So that's my take on things. I'm not saying the world will end this week, but we all know that what goes up very quickly when there isn't a good reason to do so, usually comes down pretty quickly as well.
Others would argue with my fundamentals. I've seen articles saying that the rise in stocks can be attributed to companies holding on to cash reserves and paying high dividends, because they are worried that the recovery might not come. When they finally do see it coming, they will start spending that cash on growing and employing people - so maybe stocks are leading the global economy in this recovery.
I say horse shit. Demand has to precede supply, and right now the powerhouses of the global economy have more supply capacity than there is demand for. We have got into this situation because corporate profits have stayed very good during the last few years, but household incomes have fallen in real terms, and the average consumer is no better off, even though central bank governors are starting to say otherwise.
You and I are still earning far less money than we should be, and spending proportionally more and more of it every year as wage growth struggles to keep up with inflation, which is already low in most developed countries. Corporate profits continue to do well, but this money is not being spent in the real economy and used to create jobs.
I'm not going to go all marxist here for my last thoughts, but it is important to realise that there is a continuing and growing concentration of wealth in the hands of the few. They might say that they are the job creators, and many of them are. But for the most part they are the wealth hoarders. That money goes into things that cause the economy to appear to be growing, but do not actually grow the real economy - company stock, large assets, investments.
They also buy things from companies that are seeing their profits grow faster than the wages they pay. Where a dozen board executives get huge bonuses and a hundred thousand shareholders see their balance sheets grow, the people who are actually spending their portion of that company's profits (the employees) don't have any more money to inject into the economy than they did last year.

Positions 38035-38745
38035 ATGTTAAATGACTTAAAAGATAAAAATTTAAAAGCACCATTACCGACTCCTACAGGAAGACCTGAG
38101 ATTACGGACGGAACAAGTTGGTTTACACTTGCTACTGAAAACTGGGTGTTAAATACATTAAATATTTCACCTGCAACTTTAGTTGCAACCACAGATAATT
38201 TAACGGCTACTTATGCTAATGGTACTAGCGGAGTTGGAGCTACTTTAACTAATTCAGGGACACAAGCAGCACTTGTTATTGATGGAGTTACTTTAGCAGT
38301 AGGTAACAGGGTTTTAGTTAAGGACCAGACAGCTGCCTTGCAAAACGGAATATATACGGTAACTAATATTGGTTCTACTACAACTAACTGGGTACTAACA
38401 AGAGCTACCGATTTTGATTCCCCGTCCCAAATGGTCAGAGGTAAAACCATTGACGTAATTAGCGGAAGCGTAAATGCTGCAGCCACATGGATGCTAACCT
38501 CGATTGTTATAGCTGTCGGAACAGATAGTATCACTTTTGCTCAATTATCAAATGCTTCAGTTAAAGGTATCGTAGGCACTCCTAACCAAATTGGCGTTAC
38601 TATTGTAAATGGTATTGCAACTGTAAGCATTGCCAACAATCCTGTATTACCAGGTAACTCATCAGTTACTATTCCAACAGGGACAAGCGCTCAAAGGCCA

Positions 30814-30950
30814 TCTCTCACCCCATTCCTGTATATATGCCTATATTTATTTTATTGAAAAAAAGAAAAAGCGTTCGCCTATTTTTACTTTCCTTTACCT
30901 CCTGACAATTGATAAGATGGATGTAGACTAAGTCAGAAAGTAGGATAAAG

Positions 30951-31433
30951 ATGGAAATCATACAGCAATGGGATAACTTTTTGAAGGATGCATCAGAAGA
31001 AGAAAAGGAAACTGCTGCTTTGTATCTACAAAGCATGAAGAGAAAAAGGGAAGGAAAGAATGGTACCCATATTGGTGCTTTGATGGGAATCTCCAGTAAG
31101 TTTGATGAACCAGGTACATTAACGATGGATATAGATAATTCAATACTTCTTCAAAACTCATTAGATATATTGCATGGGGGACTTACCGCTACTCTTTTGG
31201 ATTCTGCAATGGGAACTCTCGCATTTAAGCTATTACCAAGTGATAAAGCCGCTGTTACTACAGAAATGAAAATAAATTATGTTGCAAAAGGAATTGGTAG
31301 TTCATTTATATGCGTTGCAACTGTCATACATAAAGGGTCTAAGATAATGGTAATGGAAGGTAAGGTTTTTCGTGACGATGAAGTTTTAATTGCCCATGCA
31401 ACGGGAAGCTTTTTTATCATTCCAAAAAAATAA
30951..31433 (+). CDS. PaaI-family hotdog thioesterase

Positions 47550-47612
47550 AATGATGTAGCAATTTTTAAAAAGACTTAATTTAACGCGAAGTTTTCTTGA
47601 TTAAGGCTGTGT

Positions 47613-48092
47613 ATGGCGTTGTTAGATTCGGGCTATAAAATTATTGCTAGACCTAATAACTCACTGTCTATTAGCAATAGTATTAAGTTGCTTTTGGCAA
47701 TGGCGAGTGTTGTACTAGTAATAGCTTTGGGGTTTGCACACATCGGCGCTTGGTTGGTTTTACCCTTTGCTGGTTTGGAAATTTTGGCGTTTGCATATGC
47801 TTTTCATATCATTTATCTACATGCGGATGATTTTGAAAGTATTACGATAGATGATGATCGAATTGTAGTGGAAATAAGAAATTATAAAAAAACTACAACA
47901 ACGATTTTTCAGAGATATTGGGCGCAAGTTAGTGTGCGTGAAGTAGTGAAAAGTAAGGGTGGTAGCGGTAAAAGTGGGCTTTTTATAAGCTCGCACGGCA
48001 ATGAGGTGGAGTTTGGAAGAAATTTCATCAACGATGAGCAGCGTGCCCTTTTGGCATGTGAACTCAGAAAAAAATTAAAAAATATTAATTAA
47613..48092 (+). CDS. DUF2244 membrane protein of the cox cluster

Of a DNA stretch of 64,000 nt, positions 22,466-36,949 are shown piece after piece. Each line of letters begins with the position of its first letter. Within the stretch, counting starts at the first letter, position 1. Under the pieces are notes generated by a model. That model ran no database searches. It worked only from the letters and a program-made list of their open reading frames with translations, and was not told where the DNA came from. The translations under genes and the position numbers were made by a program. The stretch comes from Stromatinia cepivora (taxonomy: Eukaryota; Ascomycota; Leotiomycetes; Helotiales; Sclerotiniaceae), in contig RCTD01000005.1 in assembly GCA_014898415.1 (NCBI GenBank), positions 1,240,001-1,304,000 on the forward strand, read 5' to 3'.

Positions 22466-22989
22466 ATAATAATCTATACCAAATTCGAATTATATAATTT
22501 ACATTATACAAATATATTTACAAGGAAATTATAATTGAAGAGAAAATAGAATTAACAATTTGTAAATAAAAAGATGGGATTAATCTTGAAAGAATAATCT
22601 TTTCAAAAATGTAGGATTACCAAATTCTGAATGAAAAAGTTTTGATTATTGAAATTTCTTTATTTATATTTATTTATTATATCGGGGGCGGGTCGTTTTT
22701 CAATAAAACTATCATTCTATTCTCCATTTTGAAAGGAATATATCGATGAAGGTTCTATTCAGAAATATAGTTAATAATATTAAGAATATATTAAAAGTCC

These market forces are going to collide sooner or later. Either:
I'm not saying it will happen this week, or at all. All I'm saying is that stocks are rising very quickly on not much at all. There are precedents for this throughout history, and it never ends well. When you hear hoof beats, don't think zebras.
TL;DR Forecast is choppy, with a light chance of apocalypse
submitted by NormanConquest to Forex [link] [comments]

AUD/CAD Technical Analysis. Potential for a long term set up.

AUD/CAD's recently caught my attention, for a few reasons. Going to attempt some fundies, and then look at some tech for setups.
The Loonie
USOil, D1
http://i.imgur.com/AIUxB3f.png
Looks pretty bullish to me. Any serious crisis could spark a lot of volatility, pushing price through the 110 ceiling. It's unlikely, granted, but it's difficult to see a drastic fall in oil demand any time soon.
On the other hand, we have the Australian dollar
https://www.tradingview.com/x/m6y9Vz7b/
That's not a great chart, but you can clearly see what's happening there. Generally in a downward trending range, which looks rather overbought at the moment. A break to the upside would be extremely bullish for the Aussie, but that's not very likely given rumours of slowing demand from China and a declining gold price.
I know there are a few gold bugs lurking in this sub who are going to argue with me, but I'm pretty bearish on Gold as well.
So in a nutshell my bias could be summed up as neutral to bullish CAD, neutral to bearish AUD.
Here's the AUD/CAD daily:
http://i.imgur.com/y5acVLB.png
The top pink rectangle is an absolutely pivotal supply/demand area that has long since been breached. We're currently within a downward channel (much cleaner than AUD/USD's) after failing above the 50% retracement of the year's decline and an attempt to clear this zone.